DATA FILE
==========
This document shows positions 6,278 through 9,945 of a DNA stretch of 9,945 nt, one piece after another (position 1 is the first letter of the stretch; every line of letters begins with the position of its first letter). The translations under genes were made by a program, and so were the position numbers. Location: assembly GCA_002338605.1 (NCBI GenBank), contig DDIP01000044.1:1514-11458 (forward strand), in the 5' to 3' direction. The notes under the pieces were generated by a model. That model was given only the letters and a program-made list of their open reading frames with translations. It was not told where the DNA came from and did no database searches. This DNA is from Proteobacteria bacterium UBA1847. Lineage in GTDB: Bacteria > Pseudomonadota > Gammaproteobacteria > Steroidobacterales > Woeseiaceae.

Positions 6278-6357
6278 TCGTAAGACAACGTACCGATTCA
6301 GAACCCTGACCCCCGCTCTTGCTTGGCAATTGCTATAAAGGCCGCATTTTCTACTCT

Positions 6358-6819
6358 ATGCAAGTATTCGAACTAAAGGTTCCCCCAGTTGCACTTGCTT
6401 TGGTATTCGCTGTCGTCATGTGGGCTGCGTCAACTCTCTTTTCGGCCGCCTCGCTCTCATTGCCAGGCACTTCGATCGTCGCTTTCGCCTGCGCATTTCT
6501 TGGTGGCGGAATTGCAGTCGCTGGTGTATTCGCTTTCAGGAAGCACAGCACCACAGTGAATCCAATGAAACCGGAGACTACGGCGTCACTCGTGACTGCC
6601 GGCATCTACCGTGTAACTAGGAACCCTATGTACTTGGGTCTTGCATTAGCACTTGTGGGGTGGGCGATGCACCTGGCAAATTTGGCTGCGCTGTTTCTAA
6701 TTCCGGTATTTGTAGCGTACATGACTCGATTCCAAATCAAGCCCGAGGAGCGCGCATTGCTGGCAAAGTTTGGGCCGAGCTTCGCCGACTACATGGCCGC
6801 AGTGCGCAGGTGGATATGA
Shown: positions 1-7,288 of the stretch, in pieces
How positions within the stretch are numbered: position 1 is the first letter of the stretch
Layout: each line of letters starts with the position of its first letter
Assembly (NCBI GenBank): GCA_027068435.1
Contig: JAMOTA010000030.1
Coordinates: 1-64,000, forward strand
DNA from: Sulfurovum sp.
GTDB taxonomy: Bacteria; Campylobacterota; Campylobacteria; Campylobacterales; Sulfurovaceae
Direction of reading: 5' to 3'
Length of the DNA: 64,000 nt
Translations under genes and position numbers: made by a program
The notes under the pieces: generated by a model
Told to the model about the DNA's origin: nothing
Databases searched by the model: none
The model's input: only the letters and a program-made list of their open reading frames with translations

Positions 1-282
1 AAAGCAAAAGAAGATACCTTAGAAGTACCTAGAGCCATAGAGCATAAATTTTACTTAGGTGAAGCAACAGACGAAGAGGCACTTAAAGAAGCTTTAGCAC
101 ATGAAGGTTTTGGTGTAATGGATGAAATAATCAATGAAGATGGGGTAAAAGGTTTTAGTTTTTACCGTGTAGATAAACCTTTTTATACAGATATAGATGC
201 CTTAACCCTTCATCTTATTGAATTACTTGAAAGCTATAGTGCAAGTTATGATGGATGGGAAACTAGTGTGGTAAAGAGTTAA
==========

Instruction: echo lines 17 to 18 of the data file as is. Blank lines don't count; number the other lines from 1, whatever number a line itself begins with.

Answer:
Coordinates: 1-64,000, forward strand
DNA from: Sulfurovum sp.